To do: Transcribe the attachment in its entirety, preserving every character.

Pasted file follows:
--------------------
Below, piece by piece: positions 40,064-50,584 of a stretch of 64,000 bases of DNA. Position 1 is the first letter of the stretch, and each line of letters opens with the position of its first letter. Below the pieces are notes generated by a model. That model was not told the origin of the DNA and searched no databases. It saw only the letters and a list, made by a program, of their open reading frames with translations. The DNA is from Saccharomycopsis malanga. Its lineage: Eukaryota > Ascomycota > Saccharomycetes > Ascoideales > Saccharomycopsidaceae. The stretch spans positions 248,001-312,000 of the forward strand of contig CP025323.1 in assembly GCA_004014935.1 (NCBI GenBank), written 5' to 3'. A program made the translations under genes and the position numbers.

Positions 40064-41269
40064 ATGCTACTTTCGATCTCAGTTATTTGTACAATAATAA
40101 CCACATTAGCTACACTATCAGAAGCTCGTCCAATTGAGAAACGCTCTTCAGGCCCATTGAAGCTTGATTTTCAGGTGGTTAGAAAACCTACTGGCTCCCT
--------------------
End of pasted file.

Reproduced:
Below, piece by piece: positions 40,064-50,584 of a stretch of 64,000 bases of DNA. Position 1 is the first letter of the stretch, and each line of letters opens with the position of its first letter. Below the pieces are notes generated by a model. That model was not told the origin of the DNA and searched no databases. It saw only the letters and a list, made by a program, of their open reading frames with translations. The DNA is from Saccharomycopsis malanga. Its lineage: Eukaryota > Ascomycota > Saccharomycetes > Ascoideales > Saccharomycopsidaceae. The stretch spans positions 248,001-312,000 of the forward strand of contig CP025323.1 in assembly GCA_004014935.1 (NCBI GenBank), written 5' to 3'. A program made the translations under genes and the position numbers.

Positions 40064-41269
40064 ATGCTACTTTCGATCTCAGTTATTTGTACAATAATAA
40101 CCACATTAGCTACACTATCAGAAGCTCGTCCAATTGAGAAACGCTCTTCAGGCCCATTGAAGCTTGATTTTCAGGTGGTTAGAAAACCTACTGGCTCCCT